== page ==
Other issue in humanities and social sciences is that special collections are hugely important for research in many fields. These collections are going digital. Personal collections being digitized. Special collections in the future will have to change how they approach life; deal with information in digital form. Scale can be a problem, as well. Study of earlier times (18th century, etc.) is usually characterized by a paucity of evidence. Scholars of modern era can’t deal with sheer volume of information. Information retrieval and data mining very important.

Needs are shifting from problems tied up with information technology to problems involved with informatics – how to organize data, how to deal with confidentiality, etc. We tend to focus our attention on big marquee projects, but they’re projects with large funding and large teams.

Someone on those teams has thought about information management issues. Small projects with small teams (or individuals) don’t have that luxury – we need to figure out how to support these projects. Misunderstanding that everyone in science gets a grant. Not true. We will end up with patchwork of institutional and disciplinary approach to this problem.

Roles of libraries: If you look at big research universities and at information technology workforce, 15 years ago most of those people worked for central IT. Now in different departments, not central organization. Libraries are now facing demands for data curation. Scientists more interested in sharing data. Funding institutions realizing there’s real value in this data. Starting to put requirements for grantees for data management and sharing plan.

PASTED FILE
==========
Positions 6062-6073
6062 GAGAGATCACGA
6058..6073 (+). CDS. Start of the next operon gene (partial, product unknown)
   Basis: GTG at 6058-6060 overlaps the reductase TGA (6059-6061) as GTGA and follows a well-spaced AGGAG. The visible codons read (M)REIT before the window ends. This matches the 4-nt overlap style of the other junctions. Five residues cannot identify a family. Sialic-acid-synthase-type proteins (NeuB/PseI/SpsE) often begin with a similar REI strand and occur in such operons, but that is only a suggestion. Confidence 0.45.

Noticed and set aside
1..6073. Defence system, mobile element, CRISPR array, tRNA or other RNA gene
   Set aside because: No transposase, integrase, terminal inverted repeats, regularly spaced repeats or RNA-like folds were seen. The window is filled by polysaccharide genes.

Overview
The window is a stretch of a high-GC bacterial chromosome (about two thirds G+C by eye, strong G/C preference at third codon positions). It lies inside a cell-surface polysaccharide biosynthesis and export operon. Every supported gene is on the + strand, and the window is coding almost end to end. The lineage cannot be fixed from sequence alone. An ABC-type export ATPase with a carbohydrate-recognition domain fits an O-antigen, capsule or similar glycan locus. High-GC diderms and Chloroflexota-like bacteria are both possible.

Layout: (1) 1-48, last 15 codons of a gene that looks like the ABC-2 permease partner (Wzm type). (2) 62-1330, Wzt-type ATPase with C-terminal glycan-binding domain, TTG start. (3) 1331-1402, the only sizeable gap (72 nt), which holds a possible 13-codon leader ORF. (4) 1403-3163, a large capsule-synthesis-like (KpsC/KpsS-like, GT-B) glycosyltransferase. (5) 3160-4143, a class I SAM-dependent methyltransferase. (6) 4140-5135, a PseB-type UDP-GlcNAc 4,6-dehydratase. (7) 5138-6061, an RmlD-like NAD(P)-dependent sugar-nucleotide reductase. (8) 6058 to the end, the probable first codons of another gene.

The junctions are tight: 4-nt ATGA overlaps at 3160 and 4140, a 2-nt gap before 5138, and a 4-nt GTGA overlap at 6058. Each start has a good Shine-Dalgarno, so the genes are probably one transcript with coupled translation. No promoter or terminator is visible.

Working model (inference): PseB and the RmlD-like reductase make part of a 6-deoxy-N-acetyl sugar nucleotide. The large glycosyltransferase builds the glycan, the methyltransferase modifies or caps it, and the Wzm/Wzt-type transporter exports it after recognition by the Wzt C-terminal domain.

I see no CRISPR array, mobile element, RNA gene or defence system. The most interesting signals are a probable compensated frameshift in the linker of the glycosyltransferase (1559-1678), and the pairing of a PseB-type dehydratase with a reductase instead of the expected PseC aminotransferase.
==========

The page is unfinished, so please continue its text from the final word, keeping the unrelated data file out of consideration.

2005 – hurricanes a wake-up call. Long-term research projects where question of whether data was backed up, tissue lines, etc. How resilient is this stuff to natural disasters? We need to get organized about research data.

Demands to support this – who is supposed to be doing this? References to a new professional, which is largely mythological right now, called a Data Scientist. What do they need to know? What of their knowledge needs to be general, what needs to be disciplinary specific? Are these going to be librarians, or researchers in the fields? Will we meet these requirements through collaboration? Scale of this problem over the next decade or two is quite large.

Big research libraries – average librarian in these settings frustrated by trying to acquire more than their budgets allow. Also have weird relationship with scientists; main role of library for sciences is to pay for journals. (Shocking number of scientists think journals are free online because interface is so seamless.)

Will be moving into inter-institutional collaborations. Rapid rise in research frameworks that are collaborative – crossing institutional and international boundries.

Will be huge demand for access beyond research institutions. Nature of personal history is changing; issue for any cultural memory organization because the scope is getting broader. Rise of amateur science, especially observational science. Suggestion for libraries of all types to be mindful of all broad based changes.

Leave a comment

Filed under IL2006

Good news in Salinas

One of the lead stories on the local news this morning was that the Salinas libraries are making a comeback.  Their hours are almost doubling, and the community seems to be suddenly aware of how important their libraries are.  Good news, indeed.

Leave a comment

Filed under IL2006, Libraries and Librarianship